To Murray's point about 'more evolved' not belonging in an intra-human context, unfortunately, the history of the social sciences does not bear out this perspective. The ideology of 'evolutionism' has been applied to suggest that Africans are indeed 'less evolved' than say Swedes or Danes. 'Less evolved' here means cutural *and* biological, like the 'co-evolutionists' might sugggest today (and like Dobzhansky and Huxley argued during the forming of the 'modern synthesis'). 20th century anthropology (e.g. Boas), however, rejected the linear process of human-social evolution.

Nevertheless, the ideas of 'primitive,' 'barbaric' and 'savage' are still in some ways with us. Now the terms are applied, though nevertheless rarely, to issues that centre on 'complexity' - i.e. if a society is more complex, then it is considered more 'evolved' or more 'civilised.' Doesn't almost everyone on this list think that the United States of America is one of the most 'civilised' nation-states in the world (Talcott Parsons, the 'great' American sociologist would certainly back you if you thought this)?

Again, referring to the Gulbenkian Commission, headed by Wallerstein:
"The classification of the social sciences was constructed around two antinomies which no longer command the wide support they once enjoyed: the antinomy between past and present, and the antinomy between idiographic and nomothetic disciplines. A third antinomy, that between the civilized and the barbaric world, has few public defenders anymore, but in practice still inhabits the mentalities of many scholars." (196: 95)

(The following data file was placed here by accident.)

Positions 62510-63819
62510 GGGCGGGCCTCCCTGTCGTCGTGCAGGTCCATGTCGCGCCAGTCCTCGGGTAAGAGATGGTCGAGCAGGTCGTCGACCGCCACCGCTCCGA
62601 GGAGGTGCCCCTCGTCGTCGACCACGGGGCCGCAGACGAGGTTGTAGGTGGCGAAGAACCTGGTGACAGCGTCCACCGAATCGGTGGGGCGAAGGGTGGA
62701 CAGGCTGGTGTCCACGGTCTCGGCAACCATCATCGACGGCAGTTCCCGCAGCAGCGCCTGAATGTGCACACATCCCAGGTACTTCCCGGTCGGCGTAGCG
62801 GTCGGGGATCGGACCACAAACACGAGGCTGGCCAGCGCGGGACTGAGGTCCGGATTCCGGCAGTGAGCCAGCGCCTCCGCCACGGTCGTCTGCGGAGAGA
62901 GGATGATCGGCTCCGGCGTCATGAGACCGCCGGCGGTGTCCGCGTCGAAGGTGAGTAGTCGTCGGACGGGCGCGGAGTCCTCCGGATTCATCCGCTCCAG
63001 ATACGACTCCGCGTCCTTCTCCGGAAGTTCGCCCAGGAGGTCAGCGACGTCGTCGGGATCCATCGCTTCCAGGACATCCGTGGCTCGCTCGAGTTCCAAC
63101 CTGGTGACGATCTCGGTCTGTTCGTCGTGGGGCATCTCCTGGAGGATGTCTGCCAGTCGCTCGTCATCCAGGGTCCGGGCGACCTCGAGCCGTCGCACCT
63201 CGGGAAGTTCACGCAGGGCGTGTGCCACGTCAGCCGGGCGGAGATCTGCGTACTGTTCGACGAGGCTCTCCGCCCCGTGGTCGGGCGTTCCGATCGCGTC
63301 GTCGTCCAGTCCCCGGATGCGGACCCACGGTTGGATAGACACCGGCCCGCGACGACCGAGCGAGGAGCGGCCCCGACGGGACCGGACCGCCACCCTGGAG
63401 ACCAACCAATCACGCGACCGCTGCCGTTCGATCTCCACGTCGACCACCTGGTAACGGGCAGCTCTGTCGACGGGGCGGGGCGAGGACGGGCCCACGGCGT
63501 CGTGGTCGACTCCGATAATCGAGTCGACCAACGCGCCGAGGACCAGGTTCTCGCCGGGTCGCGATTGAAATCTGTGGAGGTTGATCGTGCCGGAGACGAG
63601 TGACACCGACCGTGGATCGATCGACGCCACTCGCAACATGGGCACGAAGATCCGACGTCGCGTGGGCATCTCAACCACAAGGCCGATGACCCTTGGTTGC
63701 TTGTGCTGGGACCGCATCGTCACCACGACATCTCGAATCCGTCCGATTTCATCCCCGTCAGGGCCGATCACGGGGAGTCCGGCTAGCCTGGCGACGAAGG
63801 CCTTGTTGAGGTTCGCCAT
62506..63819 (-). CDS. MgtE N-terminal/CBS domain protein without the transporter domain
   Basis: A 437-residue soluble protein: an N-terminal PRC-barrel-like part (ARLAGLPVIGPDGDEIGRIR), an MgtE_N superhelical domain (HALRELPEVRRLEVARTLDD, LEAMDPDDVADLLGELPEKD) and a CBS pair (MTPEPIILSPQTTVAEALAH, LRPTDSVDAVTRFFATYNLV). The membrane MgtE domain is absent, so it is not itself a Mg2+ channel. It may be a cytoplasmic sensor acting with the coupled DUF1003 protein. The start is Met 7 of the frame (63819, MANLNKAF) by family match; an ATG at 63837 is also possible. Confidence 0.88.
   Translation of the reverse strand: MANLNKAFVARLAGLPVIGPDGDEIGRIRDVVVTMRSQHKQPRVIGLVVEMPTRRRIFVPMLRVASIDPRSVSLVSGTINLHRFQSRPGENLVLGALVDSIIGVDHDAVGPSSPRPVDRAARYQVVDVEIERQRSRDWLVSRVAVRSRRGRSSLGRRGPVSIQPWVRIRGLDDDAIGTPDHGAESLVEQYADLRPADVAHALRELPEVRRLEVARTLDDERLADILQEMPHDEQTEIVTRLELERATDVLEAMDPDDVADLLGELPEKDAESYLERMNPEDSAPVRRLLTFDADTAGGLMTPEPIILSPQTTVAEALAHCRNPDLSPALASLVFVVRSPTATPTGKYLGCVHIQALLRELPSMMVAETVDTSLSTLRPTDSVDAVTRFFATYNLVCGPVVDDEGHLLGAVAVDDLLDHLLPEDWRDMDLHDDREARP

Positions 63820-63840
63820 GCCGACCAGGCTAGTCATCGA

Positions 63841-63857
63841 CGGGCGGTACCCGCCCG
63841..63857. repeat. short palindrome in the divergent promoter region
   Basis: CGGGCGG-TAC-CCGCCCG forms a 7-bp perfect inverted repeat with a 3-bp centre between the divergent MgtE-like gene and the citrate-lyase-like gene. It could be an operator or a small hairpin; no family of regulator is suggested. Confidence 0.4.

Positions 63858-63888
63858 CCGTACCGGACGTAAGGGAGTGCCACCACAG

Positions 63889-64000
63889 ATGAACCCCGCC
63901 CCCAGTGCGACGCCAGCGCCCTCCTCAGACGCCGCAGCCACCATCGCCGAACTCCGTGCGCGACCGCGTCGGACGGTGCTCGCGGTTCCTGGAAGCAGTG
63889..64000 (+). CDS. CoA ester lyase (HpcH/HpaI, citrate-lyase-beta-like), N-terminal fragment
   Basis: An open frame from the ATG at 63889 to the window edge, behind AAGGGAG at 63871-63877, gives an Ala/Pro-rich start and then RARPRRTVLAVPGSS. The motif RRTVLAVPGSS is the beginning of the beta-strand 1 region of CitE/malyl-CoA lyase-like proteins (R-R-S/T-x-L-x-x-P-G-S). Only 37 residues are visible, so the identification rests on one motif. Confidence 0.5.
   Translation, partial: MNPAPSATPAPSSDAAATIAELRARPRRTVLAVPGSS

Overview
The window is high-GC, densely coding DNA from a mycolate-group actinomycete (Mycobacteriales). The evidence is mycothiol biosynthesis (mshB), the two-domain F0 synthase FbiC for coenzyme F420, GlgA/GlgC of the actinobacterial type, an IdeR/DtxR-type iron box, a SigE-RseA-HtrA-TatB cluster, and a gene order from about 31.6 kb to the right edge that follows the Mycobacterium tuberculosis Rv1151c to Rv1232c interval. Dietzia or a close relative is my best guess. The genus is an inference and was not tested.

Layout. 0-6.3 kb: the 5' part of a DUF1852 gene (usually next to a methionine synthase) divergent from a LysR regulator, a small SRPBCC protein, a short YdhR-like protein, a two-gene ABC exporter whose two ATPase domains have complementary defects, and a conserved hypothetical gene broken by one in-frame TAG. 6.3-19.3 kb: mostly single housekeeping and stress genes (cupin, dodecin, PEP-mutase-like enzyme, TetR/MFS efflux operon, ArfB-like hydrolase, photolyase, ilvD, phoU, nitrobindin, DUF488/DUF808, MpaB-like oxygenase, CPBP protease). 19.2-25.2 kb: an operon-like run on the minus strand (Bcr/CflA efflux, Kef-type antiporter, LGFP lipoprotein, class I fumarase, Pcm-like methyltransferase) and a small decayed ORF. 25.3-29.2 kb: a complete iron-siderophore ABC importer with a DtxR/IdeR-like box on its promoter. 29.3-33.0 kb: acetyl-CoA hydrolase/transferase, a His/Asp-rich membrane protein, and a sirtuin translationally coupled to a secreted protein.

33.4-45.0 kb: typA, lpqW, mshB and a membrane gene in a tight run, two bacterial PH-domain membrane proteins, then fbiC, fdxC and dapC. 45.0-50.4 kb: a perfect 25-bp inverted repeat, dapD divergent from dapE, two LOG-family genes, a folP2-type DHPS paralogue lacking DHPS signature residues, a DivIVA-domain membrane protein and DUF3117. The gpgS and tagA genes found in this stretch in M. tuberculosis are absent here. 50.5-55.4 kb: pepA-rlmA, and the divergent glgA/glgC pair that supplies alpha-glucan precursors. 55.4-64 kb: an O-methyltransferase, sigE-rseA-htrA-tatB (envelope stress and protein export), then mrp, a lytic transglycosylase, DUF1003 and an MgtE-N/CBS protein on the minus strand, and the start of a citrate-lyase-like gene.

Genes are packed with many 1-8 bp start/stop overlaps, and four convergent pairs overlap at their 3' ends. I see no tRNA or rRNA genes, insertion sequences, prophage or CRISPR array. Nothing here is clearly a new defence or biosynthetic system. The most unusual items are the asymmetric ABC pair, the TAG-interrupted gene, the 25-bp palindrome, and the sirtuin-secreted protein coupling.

As for making a contribution, it is a basic one to suggest that the term 'development' is more appropriate than 'evolution' in most cases of discussing human-social change. Development is human-intended change, whereas 'evolution' is non-intentional, i.e. without meaning or purpose, based purely on enviromental factors, dehumanised. 'Evolution' best refers only to the biological changes in humanity that happen in various societies, which we now know account for only a very small part of the overall changes in human society.
So when it comes to speaking about racism, the argument of 'more' or 'less' evolved would be a telling one for theistic evolutionists to come forward and outright deny its legitimacy. Here would be a case, where people on this list could step up to the question I asked over a year ago about 'things that don't evolve.'

Back to my dissertation within 7 days of pre-defense.


--- On Thu, 5/7/09, Murray Hogg <> wrote:
From: Murray Hogg <>
Subject: Re: [asa] fall of Satan logic questions (racism)
To: "ASA" <>
Received: Thursday, May 7, 2009, 2:45 AM

Dehler, Bernie wrote:

> if the first humans came from Africa, that means Africans are lower on the

evolutionary scale

An evolutionary chart for humans would not show Caucasians as more evolved

descendants of modern-day Africans. Rather it would show that both groups are

evolved from a common ancestor.

It's that common ancestor who would be lower on the evolutionary scale.


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Received on Thu May 7 10:33:02 2009